Can-Am: When dinosaurs ruled the earth…

McLarenM6

Can-Am.

Two words that evoke a golden age of unrestrained power and speed.   Quite possibly the high water mark of sports car racing in North America, a series that reached its peak from 1967 to 1972, before imploding under its own weight and spiraling costs.

In its heyday, Can-Am cars were the Tyrannosaurus Rex of the racing world: the biggest, baddest top level predators on earth.  No restrictions on engine displacement, no chassis rules, and none of the silly spec racing that plagues the world today.  Fat rear tires and outrageous aerodynamics.  McLaren, Lola, Chaparral, and Porsche battling for honors at legendary circuits like Mosport, Laguna Seca, Elkhart Lake and Watkins Glen.  All of the best drivers: McLaren, Surtees, Hill, Hulme, Gurney, Follmer, Fittipaldi, Stewart, and more. Make no mistake: these cars were beasts, difficult to handle even in the hands of the world’s best.

The series began as an opportunity to race under FIA Group 7 rules, an “open” formula for sports cars that did not require homologation.  The money was good in North America, and many F1 stars flew from Europe to the United States between grand prix commitments. The first season was just six races, and F1 world champion John Surtees won the title in a Lola T-70.  The races weren’t endurance contests, as Group 7 rules were not designed for long-distance racing.

In that first season, Lola ruled the roost with its revered T70.  And it was a great choice, winning the first championship before McLaren came along with the revolutionary M6; i.e.,  the car that changed everything.

Stuffed with powerful Chevrolet engines (like the 1968 M6B, above), McLaren dominated the series for four years, until founder Bruce McLaren died in 1970.  In 1972 Porsche – with the 917 excluded from Le Mans – waged an assault on Can-Am led by Roger Penske and his 917 open-top coupe.  Mark Donohue won the championship in Penske’s distinctive blue and gold Porsche.

Shadow appeared in 1971, winning the title in 1974 with the distinctive DN4.  But the end was near; an oil crisis, lopsided competition, and rising costs doomed Can-Am version 1.0.  Shadow’s title ended the first era, although the series survived officially until 1987.  The legend lives on today, in historic races like the Sonoma Historic Motorsports Festival, where all of these cars are raced with vigor.  They serve as a reminder of a lost era in sports car racing.

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Lola won the first Can-Am championship in 1966, with 1964 F1 champion John Surtees at the wheel of a T-70 Mk II. Compare the modest designs of the T-70 with the bigger and bolder M6B (above) that appeared just two years later.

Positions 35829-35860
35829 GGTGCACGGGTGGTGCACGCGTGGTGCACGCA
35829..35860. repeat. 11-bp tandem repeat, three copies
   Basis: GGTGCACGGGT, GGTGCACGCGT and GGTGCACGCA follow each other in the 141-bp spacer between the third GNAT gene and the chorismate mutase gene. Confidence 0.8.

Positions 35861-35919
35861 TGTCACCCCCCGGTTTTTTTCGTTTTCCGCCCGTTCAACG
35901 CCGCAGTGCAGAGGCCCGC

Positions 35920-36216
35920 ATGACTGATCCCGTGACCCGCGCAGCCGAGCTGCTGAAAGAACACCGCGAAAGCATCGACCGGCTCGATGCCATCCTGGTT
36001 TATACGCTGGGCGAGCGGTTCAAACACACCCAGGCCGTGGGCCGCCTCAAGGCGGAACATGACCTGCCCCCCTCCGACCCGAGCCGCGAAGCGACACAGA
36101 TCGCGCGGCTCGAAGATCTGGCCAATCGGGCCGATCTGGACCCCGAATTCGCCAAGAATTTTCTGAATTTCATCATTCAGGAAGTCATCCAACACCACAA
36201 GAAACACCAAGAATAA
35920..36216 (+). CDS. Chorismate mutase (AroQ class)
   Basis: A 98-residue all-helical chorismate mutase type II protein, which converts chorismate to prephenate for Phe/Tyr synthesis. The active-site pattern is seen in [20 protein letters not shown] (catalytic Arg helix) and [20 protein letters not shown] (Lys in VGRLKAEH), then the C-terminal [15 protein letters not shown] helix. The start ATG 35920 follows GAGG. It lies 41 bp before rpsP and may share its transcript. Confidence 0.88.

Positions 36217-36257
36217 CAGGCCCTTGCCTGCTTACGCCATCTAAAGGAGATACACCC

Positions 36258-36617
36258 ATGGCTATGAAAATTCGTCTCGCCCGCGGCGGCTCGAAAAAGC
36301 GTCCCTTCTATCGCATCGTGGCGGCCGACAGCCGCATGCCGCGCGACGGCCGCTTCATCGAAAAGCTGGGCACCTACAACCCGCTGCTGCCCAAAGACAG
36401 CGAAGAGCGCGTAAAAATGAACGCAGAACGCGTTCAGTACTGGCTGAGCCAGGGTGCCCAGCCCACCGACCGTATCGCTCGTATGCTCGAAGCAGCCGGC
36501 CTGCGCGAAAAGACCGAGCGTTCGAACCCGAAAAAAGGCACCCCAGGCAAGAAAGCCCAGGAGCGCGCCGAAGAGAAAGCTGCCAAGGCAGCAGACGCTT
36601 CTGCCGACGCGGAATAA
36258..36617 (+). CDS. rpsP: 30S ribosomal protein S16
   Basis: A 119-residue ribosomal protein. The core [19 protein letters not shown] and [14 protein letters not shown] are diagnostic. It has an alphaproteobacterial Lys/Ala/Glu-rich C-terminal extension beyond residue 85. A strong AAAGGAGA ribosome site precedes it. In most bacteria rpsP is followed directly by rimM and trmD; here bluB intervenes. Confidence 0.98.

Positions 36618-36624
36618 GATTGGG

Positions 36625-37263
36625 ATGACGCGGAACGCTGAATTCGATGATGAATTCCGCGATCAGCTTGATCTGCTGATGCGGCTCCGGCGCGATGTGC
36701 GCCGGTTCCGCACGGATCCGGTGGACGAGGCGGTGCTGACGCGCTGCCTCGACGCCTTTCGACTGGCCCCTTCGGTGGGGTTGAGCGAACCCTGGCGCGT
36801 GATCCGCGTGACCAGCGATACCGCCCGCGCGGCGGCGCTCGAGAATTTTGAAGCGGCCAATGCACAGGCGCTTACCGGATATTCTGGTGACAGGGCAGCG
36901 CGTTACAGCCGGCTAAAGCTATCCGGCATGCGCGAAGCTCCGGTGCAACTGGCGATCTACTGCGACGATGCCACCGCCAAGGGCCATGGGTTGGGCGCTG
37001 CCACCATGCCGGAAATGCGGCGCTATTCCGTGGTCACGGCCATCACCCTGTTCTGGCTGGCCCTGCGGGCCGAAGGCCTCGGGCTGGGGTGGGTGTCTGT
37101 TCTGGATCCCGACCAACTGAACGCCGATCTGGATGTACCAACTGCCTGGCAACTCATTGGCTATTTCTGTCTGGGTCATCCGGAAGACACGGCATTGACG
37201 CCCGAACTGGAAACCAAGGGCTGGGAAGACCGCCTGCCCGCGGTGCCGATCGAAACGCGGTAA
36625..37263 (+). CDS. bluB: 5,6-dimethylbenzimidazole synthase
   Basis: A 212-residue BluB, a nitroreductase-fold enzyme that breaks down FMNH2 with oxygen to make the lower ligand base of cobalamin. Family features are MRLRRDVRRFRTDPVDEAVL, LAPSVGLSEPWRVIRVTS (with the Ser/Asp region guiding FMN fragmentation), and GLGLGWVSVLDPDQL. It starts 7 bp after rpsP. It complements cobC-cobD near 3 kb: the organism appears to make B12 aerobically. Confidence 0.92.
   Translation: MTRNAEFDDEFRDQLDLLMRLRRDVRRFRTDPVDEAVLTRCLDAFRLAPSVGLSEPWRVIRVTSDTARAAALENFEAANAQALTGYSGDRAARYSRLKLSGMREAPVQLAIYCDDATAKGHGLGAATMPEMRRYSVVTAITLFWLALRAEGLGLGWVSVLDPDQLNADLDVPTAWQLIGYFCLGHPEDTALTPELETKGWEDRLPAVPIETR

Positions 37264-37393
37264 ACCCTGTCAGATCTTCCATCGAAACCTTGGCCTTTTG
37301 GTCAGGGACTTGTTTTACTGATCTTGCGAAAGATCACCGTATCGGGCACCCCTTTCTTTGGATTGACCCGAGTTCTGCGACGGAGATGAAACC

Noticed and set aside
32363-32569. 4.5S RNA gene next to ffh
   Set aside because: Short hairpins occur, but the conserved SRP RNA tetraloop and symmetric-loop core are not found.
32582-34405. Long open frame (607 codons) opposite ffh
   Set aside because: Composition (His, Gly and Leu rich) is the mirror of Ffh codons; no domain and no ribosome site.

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The McLaren M6B was Bruce Laren’s first all-monocoque sports car.

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Lola soldiered on, despite McLaren’s runaway success after 1967.  The best result for the 1969 T-163 (below) was a second place at Riverside.  It finished third in the championship to McLaren.

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Close-up of the 1967 Lola T-70:

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For 1968, McLaren moved on from the M6 and began working on the M8. The example below is a 1969 M8C.

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Lola T-160, raced by Sam Posey, Swede Savage and Dan Gurney in 1968 (from the 2013 CSRG Season Opener).

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Spencer Trenery won the Can-Am group at the 2014 Sonoma Historics in a 1970 McLaren M8C.  This is a customer car that was built to race overseas.  By 1970, McLaren was farming out the lucrative customer market to another manufacturer, Trojan.

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More unique machinery populated the grid; witness, the “Sting”, below.  Built in Southern California, the Sting used a Porsche 917 body with McLaren suspension.  It only raced a few times before the money ran dry.

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1972 McLaren M8F (below) was a customer car built by Trojan (this chassis was sold to Commander, a mobile home company that briefly went racing). Peter Revson won the 1972 title in a factory M8F.  By this point, the series had tamped down on some of the more lurid aerodynamic devices that Jim Hall and others had devised.

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Shadow began to challenge the bigger teams in 1972, and it dominated the series in 1974.  The 1972 DN2 (below) succeeded the innovative Mk II.  The Mk II, Don Nichols said, “was designed to be two-dimensional – it had length and width, but not height.”

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